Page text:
CORALVILLE — Coralville Mayor John Lundell was at the League of Cities national meeting in Washington, D.C., in March when he got the call — the first cases of COVID-19 were reported in Iowa and they were Coralville residents.
“That was the beginning of a really long roller coaster ride that’s still going on today, unfortunately,” Lundell said earlier this month.
This year has seen more than its fair share of turmoil, and in some cases, Lundell has personally felt the impact. His neighbor was the first person in Johnson County to die of COVID-19, he ordered a curfew at the height of civil unrest in Coralville over the summer, and a photo taken inside his home was doctored and used in a presidential campaign ad.
He also oversaw the City Council meeting in July that led to the resignation of longtime council member Tom Gill. Gill drew condemnation for calling Black Lives Matter protesters “criminals” during that meeting. His resignation led to a special election, which Hai Huynh won last month.
The Gazette recently spoke with Lundell about the events of this tumultuous year.
Q: In your political career, have you ever had a year that looked like this?
A: No, not even close. Back in 2008, of course, we had the major Midwest floods that hit Coralville harshly, but that was just one disaster that we addressed and had some experience addressing from previous floods. We got through it and put it to bed.
But some of these other issues in 2020 are lingering on.
Q: Of those issues, what’s been the biggest challenge for you?
A: I guess I would have to say the pandemic because of ... the uncertainty by everyone, including scientists, of where the pandemic is going, how extreme it was going to be, how to treat it, how to prevent contracting the virus. It’s just been an everyday, important issue for the city of Coralville since March.
Q: Where do you think you’ve been most successful in responding to these various events?
A: That’s a hard question to answer because they impact the community in so many different ways.
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With the civil unrest, I think that a bright spot that the derecho and the pandemic don’t have is that we are coming out a much better city. After going through the civil unrest ... it caused us to reflect on ourselves as a city — through our hiring practices, appointments to boards and commissions, policing issues, just how we serve the underrepresented communities in our city. And I think we continue to address those for sure, but we’ve already made some really good progress.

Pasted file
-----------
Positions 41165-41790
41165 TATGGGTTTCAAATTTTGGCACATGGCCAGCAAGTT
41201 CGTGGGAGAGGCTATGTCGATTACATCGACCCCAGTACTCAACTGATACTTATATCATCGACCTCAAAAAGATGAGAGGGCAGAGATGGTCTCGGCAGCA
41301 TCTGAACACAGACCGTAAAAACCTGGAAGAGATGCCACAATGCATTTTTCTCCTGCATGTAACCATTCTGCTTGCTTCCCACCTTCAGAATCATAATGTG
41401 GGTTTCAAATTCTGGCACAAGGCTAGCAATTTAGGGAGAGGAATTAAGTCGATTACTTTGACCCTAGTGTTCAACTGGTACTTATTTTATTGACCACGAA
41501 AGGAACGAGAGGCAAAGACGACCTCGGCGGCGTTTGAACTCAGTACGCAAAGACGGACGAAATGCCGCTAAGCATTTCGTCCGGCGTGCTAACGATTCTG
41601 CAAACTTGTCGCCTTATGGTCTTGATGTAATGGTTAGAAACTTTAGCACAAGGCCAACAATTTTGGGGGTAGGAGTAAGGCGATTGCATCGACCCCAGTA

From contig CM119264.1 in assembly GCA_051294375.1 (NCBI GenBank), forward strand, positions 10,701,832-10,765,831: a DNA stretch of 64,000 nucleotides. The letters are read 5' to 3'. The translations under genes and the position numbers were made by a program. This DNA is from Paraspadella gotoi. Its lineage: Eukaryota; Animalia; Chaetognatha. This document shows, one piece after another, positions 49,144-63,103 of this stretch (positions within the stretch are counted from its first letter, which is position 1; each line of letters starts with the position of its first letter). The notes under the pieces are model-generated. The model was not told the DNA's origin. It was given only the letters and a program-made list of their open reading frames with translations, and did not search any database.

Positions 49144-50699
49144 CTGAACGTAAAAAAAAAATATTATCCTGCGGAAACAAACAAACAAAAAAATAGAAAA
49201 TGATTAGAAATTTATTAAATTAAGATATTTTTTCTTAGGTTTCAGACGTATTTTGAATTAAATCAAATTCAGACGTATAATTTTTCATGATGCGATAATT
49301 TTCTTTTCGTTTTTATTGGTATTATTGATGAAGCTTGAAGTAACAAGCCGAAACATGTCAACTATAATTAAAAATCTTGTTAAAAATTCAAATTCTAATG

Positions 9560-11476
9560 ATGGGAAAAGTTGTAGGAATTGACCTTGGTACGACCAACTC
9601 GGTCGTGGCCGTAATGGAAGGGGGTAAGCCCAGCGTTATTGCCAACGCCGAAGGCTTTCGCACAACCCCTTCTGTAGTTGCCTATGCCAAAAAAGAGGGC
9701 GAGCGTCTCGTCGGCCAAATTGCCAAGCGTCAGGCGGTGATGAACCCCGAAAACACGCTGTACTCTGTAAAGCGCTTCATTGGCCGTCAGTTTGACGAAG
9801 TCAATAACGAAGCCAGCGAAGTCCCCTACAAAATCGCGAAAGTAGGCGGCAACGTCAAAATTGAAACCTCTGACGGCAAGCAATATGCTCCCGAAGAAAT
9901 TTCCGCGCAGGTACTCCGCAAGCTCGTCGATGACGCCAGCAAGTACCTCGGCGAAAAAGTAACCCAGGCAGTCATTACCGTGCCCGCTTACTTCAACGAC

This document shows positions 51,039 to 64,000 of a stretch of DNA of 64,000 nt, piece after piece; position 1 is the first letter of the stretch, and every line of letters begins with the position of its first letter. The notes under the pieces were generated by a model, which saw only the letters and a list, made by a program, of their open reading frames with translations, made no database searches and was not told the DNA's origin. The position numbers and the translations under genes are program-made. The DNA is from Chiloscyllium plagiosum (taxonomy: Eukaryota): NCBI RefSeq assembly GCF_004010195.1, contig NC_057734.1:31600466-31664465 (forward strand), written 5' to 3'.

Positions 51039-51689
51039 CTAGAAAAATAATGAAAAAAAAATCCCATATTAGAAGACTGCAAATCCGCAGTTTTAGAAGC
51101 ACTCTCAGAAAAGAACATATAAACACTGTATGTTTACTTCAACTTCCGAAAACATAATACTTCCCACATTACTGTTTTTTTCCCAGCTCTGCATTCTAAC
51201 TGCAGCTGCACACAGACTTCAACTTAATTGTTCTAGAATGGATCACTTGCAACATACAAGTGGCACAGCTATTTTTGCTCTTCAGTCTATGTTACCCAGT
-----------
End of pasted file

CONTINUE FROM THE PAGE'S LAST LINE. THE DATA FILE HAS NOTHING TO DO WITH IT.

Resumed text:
Q: Are there instances where you feel like you could have done better?
A: Certainly some of the responses to the pandemic — we could have done things differently and more quickly or so forth. That was mostly due just because of the lack of knowledge and inexperience dealing with an issue like the pandemic.
I always think back to that meeting in July where councilman Gill had the blowup and made those really harsh comments. I think back and I probably could have taken charge in that meeting more quickly and maybe it wouldn’t have escalated to him saying what he did. Clearly, things were starting to get a little tense discussing the racial disparity issues. So, I’m just hard on myself. I wasn’t quick enough on my feet.
Had I took control of the meeting that night a little quicker, maybe we wouldn’t have had the special election. You can’t go back and change what you did. We will have a new, outstanding council member.
Q: What are you most proud of this year?
A: The biggest thing I’m proud of, in terms of the size of the project, has to be the opening of the Xtream Arena and Green State Family Fieldhouse on time and on budget. That’s a massive project and one that I think will just pay incredible dividends back to the community and entire area through the people it’s going to attract to this community.
The fact that was able to be completed through a pandemic and open is fantastic.
I’m equally proud of how through everything we’ve been talking about — especially the pandemic — how the city has done a great job through the leadership of the staff in continuing to serve the community in the safest and best way we can.
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